Goldmoney Founder: Bitcoin Is An Enterprise And Users Are Akin To Its Shareholders
Unless you are very young, you probably remember the 2008 financial crisis. The last crisis that rocked the financial world and its consequences (the bank bailouts, for instance) were part of the reason why Bitcoin was created.
Back in 2008, a man who used the alias of Satoshi Nakamoto decided that a revolution was needed and Bitcoin was born. Fuelled by the lack of confidence in the institutions, Bitcoin rose from the depths of the internet to the mainstream and now it is the hottest financial asset of the world, some would say.
With fame, came the need for regulation. The governments would not simply allow everybody to use BTC without regulating it somehow, so the U. S. Securities and Exchange Commission (SEC) teamed up with the Commodity Futures Trading Commission (CFTC) in order to define that BTC was a commodity and that it should be taxed that way.
Obviously, not everybody agrees with this definition. Roy Sebag, the Goldmoney founder, is one of these people. He recently tweeted that Bitcoin was not a commodity but an enterprise instead. According to him, BTC was working its good and he compared the token holders with traditional shareholders of financial companies.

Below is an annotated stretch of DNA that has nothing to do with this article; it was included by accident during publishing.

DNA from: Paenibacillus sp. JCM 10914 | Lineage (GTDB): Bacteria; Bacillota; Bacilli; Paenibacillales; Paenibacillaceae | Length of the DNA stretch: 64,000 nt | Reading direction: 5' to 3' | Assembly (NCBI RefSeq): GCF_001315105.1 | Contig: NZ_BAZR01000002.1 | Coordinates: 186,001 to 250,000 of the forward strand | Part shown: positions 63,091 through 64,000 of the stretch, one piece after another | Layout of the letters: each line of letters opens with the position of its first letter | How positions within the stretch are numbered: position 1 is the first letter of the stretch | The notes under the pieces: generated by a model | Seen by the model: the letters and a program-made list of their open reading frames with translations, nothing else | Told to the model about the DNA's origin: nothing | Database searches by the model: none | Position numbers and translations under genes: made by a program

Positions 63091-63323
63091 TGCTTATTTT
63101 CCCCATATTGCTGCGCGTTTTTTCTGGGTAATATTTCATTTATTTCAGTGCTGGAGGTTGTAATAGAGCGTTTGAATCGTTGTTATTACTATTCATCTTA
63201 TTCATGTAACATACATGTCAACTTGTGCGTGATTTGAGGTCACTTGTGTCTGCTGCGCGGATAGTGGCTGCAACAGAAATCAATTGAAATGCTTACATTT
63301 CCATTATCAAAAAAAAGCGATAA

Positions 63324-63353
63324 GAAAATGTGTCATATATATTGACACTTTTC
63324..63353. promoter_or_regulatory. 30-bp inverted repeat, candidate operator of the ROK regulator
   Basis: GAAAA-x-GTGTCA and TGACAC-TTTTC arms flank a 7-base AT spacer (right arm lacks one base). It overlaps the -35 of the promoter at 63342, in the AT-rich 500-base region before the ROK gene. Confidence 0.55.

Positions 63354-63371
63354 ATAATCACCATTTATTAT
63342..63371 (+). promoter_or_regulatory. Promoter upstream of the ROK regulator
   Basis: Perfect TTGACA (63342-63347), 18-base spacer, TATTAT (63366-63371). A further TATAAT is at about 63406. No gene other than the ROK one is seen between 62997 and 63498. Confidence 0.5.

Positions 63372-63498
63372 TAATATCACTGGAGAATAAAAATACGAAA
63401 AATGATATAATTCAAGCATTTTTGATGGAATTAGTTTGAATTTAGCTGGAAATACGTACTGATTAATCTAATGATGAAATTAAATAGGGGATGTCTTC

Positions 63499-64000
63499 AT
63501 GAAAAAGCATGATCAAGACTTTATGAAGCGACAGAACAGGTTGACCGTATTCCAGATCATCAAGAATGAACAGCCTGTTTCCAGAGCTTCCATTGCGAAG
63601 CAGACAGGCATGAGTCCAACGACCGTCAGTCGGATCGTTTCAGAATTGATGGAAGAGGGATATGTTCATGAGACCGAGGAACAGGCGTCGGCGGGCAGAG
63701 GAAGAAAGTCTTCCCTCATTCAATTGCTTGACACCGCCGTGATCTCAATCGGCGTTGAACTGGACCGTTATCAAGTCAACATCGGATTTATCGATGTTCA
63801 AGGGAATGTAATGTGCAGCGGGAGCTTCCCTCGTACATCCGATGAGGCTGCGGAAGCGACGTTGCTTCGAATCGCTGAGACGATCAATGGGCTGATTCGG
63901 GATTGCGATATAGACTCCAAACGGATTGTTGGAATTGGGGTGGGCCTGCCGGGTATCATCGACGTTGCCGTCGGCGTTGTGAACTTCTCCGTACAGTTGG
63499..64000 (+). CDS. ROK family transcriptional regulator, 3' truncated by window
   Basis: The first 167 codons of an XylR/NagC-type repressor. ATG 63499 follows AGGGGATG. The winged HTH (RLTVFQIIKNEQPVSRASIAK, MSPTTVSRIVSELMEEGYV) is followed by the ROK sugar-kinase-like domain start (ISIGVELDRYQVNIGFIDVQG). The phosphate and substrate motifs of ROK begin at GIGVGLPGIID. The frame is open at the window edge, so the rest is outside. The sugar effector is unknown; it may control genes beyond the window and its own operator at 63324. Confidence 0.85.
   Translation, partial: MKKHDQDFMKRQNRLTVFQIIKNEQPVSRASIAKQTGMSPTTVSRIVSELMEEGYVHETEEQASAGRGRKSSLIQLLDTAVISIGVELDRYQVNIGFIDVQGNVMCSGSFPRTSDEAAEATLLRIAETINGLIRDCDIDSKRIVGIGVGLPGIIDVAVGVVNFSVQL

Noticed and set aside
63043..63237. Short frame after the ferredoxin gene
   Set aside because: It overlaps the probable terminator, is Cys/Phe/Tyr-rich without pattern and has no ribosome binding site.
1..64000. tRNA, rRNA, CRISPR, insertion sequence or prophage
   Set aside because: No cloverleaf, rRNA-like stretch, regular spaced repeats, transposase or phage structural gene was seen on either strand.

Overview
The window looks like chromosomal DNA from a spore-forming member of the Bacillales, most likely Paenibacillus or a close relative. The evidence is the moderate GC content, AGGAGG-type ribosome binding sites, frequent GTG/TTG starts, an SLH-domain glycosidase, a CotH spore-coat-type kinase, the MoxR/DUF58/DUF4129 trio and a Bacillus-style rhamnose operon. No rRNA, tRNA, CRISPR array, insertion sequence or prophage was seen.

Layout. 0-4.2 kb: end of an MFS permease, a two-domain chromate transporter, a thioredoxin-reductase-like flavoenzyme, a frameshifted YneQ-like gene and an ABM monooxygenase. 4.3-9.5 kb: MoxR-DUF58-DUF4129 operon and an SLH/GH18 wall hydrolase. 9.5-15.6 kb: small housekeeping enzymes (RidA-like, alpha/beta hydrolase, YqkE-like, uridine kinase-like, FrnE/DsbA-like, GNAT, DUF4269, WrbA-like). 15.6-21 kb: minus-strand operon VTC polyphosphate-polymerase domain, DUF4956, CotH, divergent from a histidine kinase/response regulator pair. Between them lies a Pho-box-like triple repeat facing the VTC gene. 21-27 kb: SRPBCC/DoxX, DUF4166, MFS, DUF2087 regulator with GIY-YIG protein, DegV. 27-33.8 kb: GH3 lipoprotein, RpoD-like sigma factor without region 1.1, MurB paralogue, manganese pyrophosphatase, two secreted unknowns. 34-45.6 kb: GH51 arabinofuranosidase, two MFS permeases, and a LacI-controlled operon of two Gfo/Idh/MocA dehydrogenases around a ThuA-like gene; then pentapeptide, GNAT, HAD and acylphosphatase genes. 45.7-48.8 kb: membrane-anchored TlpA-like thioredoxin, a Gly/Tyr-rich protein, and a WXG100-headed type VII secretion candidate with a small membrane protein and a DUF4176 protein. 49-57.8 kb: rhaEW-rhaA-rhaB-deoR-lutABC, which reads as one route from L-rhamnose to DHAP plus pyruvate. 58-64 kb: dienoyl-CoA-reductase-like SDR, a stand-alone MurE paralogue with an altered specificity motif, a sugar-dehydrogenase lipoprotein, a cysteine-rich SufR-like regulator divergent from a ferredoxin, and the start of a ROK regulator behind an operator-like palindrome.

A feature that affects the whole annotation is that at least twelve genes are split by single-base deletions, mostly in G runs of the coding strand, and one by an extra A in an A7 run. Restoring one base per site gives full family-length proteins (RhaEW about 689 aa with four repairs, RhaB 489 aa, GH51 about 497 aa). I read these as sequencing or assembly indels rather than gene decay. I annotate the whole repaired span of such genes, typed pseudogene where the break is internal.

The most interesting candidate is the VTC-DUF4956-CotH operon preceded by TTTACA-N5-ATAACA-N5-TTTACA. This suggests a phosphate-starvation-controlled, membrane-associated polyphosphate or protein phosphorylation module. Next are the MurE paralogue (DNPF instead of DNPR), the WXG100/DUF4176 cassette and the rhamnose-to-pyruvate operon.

Because of this, he believes that BTC can be considered a security, not a commodity. The reason for that, he affirmed, is that miners are constantly issuing new tokens and they are the ones responsible for the governance of the system. The fact that they do not have any kind of formal relationship is irrelevant to him, but it has confused the regulators, in his opinion.
Sebag also affirmed that the miners had the role of “stewarding” the enterprise that Bitcoin is and that they get paid fees for their work. Because of this, BTC is akin to an enterprise and the miners work there, as the token holders are shareholders who have a common interest in seeing the prices going up.
He affirmed that all tokens are traded at exchanges, which makes it clear that they are designed for price appreciation.
Because of this, Sebag believes that the U. S. government could shut BTC down like they did with some other file sharing big players. BTC would be a security and, therefore, it would be acting illegally this way, according to the Act 34 of the SEC.
Obviously, he enraged the crypto community with his remarks. The CTO of Casa, Jameson Lopp, refused to agree with Sebag and affirmed that he may believe whatever he wants, but he is not participating in the ecosystem, so his opinion is pretty much irrelevant to the consensus formation.
Other people have also responded negatively to his allegations, which is to be expected since he is affirming that BTC is illegal.
The truth is that we are far from having a consensus about BTC, so this kind of discussion will keep happening for a long time.